In recent years, several Treasury folks have been saying, “Float is dead” and they support that conclusion by multiplying the savings of float time by a current/short term interest rate. And in a low interest rate environment, they view that value as inconsequential compared to process efficiencies that can be gained in the Treasury processes. This leads to erroneous conclusions since it begins with a false premise.
What they mean to say and indicate is that Float is not as important as those areas. However, float remains very important for a number of reasons. Those that say that Float is not important begin with a faulty premise that all Float savings should be calculated at the short-term interest rate. This is true when there is a one-time change in Float – for example: moving a single payment or collection activity up a number of days. We agree – the value for that type of savings should be calculated using a short-term interest rate. However, a permanent or on-going change in float (i.e. moving a stream of payments or your entire universe of collection activities ) that should be valued using a longer-term interest rate – one that more accurately reflects the change you are making.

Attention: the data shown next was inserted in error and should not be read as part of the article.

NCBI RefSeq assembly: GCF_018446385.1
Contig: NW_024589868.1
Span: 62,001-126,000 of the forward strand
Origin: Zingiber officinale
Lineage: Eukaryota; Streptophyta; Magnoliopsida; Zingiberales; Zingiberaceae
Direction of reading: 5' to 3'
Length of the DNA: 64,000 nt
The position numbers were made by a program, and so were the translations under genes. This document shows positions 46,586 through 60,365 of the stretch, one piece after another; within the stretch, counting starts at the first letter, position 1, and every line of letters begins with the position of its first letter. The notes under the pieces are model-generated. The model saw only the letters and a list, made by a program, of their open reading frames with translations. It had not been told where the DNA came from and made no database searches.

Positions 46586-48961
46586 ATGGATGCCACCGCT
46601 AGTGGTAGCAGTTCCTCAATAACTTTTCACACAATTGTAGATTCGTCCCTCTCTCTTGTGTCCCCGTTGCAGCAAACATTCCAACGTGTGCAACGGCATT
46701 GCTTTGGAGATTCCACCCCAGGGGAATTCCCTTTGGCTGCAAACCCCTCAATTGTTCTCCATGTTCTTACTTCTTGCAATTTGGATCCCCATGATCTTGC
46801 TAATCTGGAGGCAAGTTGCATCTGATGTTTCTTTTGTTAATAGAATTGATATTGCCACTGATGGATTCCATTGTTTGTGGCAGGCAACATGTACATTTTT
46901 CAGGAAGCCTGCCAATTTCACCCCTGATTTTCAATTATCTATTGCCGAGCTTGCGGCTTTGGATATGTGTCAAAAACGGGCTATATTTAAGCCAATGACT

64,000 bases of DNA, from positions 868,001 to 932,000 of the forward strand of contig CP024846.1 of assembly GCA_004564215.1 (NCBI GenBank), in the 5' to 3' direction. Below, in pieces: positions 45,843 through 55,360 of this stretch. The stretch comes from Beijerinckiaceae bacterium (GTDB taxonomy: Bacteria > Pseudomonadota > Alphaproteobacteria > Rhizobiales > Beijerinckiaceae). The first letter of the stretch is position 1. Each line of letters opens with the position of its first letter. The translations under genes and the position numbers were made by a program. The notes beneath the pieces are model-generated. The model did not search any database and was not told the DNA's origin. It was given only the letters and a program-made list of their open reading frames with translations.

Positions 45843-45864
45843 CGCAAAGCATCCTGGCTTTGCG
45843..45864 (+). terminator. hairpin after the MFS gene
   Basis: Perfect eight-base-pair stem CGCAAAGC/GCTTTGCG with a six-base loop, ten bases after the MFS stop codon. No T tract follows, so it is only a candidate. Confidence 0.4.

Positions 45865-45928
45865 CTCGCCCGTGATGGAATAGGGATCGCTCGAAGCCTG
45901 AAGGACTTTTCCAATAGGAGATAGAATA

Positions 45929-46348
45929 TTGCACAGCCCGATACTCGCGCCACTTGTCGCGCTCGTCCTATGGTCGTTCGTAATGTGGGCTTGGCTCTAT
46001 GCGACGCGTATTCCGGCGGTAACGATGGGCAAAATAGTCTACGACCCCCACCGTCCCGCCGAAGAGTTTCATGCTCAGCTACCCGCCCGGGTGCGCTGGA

When making a permanent change in float due to some initiative using weighted average cost of capital or an interest or rate that approaches weighted average cost of capital is more appropriate. This can be supported by multiple lines of reasoning – including using an owner’s expectations. If you moved an entire stream of payments up, you would have those funds available to either be reinvested in the business or returned to the owners, they would NOT be expecting a 2, 3 or 4 percent rate of return on their funds (the short term rates of the past few years). They would expect to realize at least a weighted average cost of capital return- or give me my money back.
Using a number that is too conservative to value the Float savings that you can achieve (wherever it is in the working capital and cash conversion cycle) will lead you to make incorrect decisions regarding processes and bank services.
Float is certainly alive and important.